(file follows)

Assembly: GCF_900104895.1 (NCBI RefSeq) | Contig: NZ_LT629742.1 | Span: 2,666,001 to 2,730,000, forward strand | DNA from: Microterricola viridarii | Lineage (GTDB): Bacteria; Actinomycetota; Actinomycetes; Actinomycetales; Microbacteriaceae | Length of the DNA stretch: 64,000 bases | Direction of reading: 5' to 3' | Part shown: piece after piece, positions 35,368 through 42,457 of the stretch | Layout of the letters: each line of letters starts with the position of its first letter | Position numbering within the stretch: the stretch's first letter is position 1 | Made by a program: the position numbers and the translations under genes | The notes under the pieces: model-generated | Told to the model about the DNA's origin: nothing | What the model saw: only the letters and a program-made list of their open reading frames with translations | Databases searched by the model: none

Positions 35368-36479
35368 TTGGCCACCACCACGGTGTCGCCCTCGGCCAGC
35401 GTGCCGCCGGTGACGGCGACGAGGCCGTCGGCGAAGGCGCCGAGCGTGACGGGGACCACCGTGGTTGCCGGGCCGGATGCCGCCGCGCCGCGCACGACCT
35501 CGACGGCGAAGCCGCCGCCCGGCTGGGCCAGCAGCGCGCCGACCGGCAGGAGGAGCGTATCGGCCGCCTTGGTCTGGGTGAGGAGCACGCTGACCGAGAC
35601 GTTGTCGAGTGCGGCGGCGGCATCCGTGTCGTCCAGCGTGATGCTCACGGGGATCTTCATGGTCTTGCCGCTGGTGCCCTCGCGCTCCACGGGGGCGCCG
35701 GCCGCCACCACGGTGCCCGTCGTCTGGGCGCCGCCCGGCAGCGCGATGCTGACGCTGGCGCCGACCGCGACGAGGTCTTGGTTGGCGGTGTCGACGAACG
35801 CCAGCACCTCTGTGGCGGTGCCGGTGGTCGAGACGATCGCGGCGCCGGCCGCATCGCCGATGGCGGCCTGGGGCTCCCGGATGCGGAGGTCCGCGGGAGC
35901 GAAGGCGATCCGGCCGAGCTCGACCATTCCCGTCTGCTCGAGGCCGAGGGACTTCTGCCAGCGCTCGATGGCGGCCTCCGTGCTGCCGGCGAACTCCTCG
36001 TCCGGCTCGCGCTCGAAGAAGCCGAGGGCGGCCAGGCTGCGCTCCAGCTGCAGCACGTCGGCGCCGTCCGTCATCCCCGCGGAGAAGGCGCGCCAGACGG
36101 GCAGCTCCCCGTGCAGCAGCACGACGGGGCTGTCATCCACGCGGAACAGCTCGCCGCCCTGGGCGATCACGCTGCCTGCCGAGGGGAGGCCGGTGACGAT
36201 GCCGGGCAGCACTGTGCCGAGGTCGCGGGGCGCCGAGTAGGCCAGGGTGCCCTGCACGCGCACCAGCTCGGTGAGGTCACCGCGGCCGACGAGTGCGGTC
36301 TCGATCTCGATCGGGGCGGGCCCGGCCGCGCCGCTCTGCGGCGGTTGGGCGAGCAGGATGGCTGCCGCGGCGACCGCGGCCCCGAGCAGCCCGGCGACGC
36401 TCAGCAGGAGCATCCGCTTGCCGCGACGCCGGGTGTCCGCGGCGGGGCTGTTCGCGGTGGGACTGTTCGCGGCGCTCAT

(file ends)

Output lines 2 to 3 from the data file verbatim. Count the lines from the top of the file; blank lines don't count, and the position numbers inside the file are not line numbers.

Positions 35368-36479
35368 TTGGCCACCACCACGGTGTCGCCCTCGGCCAGC